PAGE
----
Immediately people who write inline-comments get defensive. And that’s completely understandably. I don’t think we’ve really explained our rationale for making such a ridiculous statement. So let me step back and explain the rationale.

Folks in the extreme-programming community will tell you:

Comments are often used as deodorant. Comments represent a failure to express an idea in the code. Try to make your code self-documenting or intention-revealing. When you feel like writing a comment, first try to refactor so that the comment becomes superfluous.

deyo_toilet

Most people will also tell you, that the biggest problem with comments is that they soon become outdated. The original intent of the person writing the comment was to help a developer who comes later to understand the code better. But unfortunately over a period of time, the comments get outdated and it adds more to the confusion. Speaking to many programmer, they simply delete or ignore the comments because they find them ambiguous. Even though the person who wrote the comments wrote them with a good intension, one needs to ask if it really solved any problem?

And then they question, why not put the same effort and time to write well-crafted code so that comments are never required? Is it impossible to do so?

While this argument is a good one, I find it hard to connivence people just based on this argument.

I’ve found the following approach work really well for me. First let’s understand why programmers write comments. Based on my experience, programmer write in-line comments for 3 different reasons:

  1. To explain what the code does
  2. To descrive how the code does what is does
  3. Why the code is written the way its written

If you think about it, the “what” and “how” of the code should really be expressed by self-documented code. IMHO its simply a failure on part of the programmer if they cannot express the “what” and “how” in the code itself.

However the “why” is little bit more tricky. It’s a reminder, telling us: “Hey, you are doing something complicated and someone else will not understand why. Even if you wrote a comment, they might not necessarily understand it.” At this point I might stop and see if there is a better way to design/model/code this, such that the why becomes obvious via the code. This is certainly more challenging and time consuming than to write a comment and moving on. However this short-term hack might bite me back. Luckily, most often than not, I can find a way to avoid the comment. But there are special cases when I need a comment to explain the why. Let’s see a few examples:

  • There is a bug in the underlying framework/library I’m using. Searching on the net, I found the bug report and a workaround. Looking at just the code might not help someone understand the need for the workaround. Generally I would write a small comment saying Workaround with the version number of the framework/library and add the link to the workaround and continue. In future, someone can remove the workaround & delete the comment if the issue is fixed.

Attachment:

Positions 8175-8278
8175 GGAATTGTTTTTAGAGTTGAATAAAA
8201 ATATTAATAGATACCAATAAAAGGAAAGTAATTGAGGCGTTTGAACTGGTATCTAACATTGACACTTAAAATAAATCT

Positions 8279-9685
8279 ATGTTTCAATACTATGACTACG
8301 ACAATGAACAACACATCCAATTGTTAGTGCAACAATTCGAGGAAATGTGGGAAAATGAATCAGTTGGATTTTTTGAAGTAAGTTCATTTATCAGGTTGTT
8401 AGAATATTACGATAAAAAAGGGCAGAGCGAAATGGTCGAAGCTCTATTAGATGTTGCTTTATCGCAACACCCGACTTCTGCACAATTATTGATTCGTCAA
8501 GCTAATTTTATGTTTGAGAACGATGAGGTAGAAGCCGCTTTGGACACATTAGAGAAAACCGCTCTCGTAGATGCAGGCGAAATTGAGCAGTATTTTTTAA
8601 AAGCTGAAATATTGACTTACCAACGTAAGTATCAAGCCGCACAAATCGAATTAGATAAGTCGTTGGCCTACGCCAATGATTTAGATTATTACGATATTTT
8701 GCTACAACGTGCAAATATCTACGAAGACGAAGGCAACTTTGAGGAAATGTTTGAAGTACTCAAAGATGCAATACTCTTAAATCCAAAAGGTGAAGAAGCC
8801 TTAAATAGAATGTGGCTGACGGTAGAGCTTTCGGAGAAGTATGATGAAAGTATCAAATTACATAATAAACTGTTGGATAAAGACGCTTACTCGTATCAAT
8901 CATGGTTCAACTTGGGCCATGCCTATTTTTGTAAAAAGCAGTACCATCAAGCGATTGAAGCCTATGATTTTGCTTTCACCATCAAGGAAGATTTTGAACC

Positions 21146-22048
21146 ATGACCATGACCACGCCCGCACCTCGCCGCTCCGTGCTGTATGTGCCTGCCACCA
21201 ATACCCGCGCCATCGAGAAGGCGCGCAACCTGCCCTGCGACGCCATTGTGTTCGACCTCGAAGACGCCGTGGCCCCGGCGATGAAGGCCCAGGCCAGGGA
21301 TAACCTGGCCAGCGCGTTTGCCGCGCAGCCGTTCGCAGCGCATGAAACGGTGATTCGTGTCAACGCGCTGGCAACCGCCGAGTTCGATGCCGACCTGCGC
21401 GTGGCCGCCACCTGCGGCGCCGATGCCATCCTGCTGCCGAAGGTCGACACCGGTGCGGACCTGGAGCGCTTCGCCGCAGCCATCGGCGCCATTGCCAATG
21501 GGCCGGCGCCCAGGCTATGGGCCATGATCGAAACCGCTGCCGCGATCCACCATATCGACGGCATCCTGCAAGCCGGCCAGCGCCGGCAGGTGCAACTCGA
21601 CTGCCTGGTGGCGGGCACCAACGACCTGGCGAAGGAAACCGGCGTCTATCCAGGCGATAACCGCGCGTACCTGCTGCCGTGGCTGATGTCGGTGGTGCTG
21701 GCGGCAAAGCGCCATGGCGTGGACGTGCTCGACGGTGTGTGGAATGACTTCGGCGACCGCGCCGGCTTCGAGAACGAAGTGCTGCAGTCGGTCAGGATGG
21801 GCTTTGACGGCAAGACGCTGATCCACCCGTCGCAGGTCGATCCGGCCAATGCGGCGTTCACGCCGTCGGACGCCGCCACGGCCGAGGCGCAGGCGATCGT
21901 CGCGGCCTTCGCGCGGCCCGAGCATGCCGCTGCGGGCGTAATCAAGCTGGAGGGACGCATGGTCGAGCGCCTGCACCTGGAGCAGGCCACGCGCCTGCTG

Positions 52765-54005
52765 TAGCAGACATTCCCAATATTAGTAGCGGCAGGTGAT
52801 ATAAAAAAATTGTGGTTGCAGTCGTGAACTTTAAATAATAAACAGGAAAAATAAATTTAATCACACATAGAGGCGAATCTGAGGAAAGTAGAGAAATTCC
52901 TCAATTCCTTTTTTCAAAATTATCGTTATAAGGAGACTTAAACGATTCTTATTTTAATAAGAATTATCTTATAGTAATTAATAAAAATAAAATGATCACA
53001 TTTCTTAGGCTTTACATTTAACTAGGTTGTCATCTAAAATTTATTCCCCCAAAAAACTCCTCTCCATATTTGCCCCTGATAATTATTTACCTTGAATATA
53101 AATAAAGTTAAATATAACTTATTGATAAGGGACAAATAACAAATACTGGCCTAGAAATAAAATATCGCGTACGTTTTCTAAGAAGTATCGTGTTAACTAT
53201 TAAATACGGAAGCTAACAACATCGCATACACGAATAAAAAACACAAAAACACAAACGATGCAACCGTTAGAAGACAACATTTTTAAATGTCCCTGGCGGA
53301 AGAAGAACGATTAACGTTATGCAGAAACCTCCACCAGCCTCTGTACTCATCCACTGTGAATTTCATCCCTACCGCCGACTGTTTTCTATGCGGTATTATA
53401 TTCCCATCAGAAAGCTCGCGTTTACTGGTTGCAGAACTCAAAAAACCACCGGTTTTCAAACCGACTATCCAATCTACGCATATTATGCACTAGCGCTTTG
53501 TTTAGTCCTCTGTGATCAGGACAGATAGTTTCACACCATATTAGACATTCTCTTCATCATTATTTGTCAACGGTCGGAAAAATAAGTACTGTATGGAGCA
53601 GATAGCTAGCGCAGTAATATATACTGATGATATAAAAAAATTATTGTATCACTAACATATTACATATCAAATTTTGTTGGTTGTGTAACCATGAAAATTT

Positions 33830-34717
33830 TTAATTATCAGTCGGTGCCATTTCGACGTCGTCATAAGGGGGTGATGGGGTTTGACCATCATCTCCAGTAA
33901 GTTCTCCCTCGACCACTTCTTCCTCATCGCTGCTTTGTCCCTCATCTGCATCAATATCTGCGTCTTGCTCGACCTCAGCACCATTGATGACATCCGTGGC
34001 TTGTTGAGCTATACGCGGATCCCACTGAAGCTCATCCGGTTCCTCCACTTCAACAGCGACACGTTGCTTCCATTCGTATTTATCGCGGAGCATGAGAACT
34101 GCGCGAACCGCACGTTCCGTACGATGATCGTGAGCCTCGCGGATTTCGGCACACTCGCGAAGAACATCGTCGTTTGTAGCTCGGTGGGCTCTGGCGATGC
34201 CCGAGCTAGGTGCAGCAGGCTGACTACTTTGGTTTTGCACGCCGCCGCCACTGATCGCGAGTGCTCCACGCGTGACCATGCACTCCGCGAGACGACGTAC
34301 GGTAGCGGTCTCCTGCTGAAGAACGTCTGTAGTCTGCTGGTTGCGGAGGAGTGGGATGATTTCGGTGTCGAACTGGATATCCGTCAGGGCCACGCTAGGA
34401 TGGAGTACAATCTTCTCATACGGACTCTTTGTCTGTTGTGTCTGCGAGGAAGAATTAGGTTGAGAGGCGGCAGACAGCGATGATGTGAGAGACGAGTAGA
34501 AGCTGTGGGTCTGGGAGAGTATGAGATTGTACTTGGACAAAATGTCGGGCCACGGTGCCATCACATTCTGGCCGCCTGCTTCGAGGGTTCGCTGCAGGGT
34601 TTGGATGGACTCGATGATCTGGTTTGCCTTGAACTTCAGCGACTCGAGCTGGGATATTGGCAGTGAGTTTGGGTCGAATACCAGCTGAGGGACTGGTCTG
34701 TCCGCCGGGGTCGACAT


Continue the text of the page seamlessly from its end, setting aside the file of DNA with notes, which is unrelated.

• I’m implementing a complex algo and its not common that everyone understands it. I would add a link to the Algo description (rather than duplicating the algo description in the code. DRY principle applies to comments as well.) and continue with my coding.
  • And so on…

So think again before you leave a comment 😉

Benefits of Behavior Driven Development (BDD)

Sunday, November 11th, 2012

Should you consider BDD for your team? I just wanted to share my experience with BDD, which you could consider as food for thoughts:

  • Why? – How often does your development team ask the business team why certain feature is important? More importantly, why now and how much of it is enough? In my experience with BDD, the approach naturally lends the teams to have a constructive discussion about this. I’ve seen this leading to a genuine collaboration between business and development. In short, BDD helps getting the right people to discuss the right amount (depth) of things at the right time.
  • Better commitment and buy-in: BDD lays very heavy emphasis on Business value. It forces the Business to justify the priority by showing concrete value. Also it helps the development teams to embrace the prioritizes set by Business, because they understand the thinking process much better. Interestingly, I’ve noticed that teams that practice BDD, I rarely see either sides throwing their weight around to push their pet features through. Also due to the focus on value, rarely I find teams building useless feature for the sake of proving productivity.
  • Ubiquitous domain language: By working together, the business team & the development team build a shared understanding by using tools/techniques like product discovery, story maps, user stories, acceptance criteria and scenarios to create an ubiquitous domain language. The ubiquitous language is usable/understandable not only by domain experts, but also by every member of the team. This goes a long way in reducing the complexity in the domain and making the barrier-to-entry much lower for new members.
  • Right focus: BDD can help you focus on the user’s needs and the expected behavior instead of jumping ahead and getting caught up in implementation details upfront. Also I’ve seen teams which are new to Test Driven Development (TDD), seem to focus too much on “testing” missing the point. BDD helps the teams focus on system’s behavioral aspects rather than focusing on testing your implementation. Over the years, we’ve learned that up-front analysis, design, planning and test planning, all have a diminishing return. In my experience BDD helps strike the balance.